Smith’s own study of qualia in ES is focused on two kinds of sensory experience: the feeling of resistance in tactile experience and the feeling of “presence” or externality of objects in non-tactile experience:

  • Tactile Resistance: the feeling of an object’s pressure on one’s body, from which follows a “distinct sense and feeling of its Externality, or of its entire independency upon the organ which perceives it, or by which we perceive it” (ES 18).
  • Tactile Empathy: the feeling of seeing, hearing, or smelling an object with attention to the object’s tactile resistance and the pain or pleasure that it might engender, which “instinctively suggest to us some conception of the solid and resisting substances which excite their respective sensations” (ES 75).

While the qualia of both tactile resistance and tactile empathy represent objects as external, the former do so directly, the latter indirectly. Smith’s account of how visual, auditory, and olfactory qualia indirectly generate feelings of tactile qualia of resistance is a most important contribution to the study of perception, and becomes the particular focus here.

While this is a reconstruction of Smith’s discussion of perception by sympathy, it is one that Smith may have made more explicit had the focus of his philosophical inquiries turned to the topic of perception. Smith’s would-be proposal based on sympathy is, furthermore, unique to philosophical accounts of perception both historical and contemporary. Lastly, as documented in the previous work on ES discussed above, the cognitive sciences provide empirical support for such an account. Thus, though preliminary descriptions of ES judged it to be a mere “essai” that was “no more than competent,” closer inspection may reveal a startlingly innovative theory of some importance.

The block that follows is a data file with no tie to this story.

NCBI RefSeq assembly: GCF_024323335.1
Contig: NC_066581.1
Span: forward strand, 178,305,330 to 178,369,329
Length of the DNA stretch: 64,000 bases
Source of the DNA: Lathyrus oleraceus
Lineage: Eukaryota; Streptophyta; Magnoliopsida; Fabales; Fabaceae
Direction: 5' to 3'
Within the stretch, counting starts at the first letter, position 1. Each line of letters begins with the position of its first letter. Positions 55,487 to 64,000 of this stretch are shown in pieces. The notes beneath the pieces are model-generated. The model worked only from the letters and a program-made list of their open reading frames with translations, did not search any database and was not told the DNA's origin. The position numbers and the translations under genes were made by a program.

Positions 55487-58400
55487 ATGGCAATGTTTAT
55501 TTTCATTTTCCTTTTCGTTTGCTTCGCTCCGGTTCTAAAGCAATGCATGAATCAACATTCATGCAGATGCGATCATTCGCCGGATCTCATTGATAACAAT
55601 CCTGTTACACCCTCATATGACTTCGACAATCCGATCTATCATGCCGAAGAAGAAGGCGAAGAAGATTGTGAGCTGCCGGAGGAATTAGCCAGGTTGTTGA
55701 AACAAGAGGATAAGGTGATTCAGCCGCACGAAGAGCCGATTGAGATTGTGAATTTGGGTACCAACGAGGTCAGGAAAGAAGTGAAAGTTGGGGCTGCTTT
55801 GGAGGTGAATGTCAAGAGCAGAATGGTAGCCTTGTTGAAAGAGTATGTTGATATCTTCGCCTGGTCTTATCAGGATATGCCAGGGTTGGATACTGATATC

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Indulgent Sympathy and the Impartial Spectator

The into to Joshua Rust’s chapter:

Cognitive neuroscience is in the midst of what has been called an “affective revolution,” which places empathy at the center of a core set of moral competencies. While empathy has not been without its critics (Bloom, 2013; Prinz, 2011), both the radicals and the reactionaries routinely cite Adam Smith’s The Theory of Moral Sentiments (TMS) as among the revolution’s vanguard. For Smith, justified moral judgment depends on the ability to sympathize—Smith’s term for the empathetic ability to imaginatively project into, or otherwise simulate the emotions of others. The impartial spectator is good at moral evaluation and the accurate assessment of the “fitness or propriety” of another’s sentiments “can be found nowhere but in the sympathetic feelings of the impartial and well-informed spectator” (TMS VII.II.i.49).

Smith presupposes that a sufficiently unsympathetic moral agent is bound to moral distortion. But some of Smith’s readers, including Fonna Forman-Barzilai and Emma Rothschild, assume that so long as our other basic capabilities are in place, ample sympathy guarantees justified moral judgment. Other readers affirm the necessity of sympathy for impartiality, while remaining silent on the question of sufficiency.

This essay aims to drive a wedge between the ideal of a merely sympathetic spectator and that of the impartial spectator. Having defined sympathy, I present independent grounds for thinking that an excess of sympathy might prompt judgments which diverge from that of the impartial spectator. I then return to the text to argue that Smith himself is wary of what he calls “excess” or “indulgent sympathy.” One can, thus, be a sympathetic spectator without being an impartial spectator. While I do not address empathy’s critics directly, this more robust notion of the impartial spectator would allow Smith to side-step at least some of the more superficial objections cast against those who would champion empathy. I conclude by presenting considerations which attempt to explain why sympathy occupies such a central place in the TMS, despite not being sufficient for impartial spectatorship. These considerations, in turn, shed some light on the relation between the TMS and the Wealth of Nations (WN).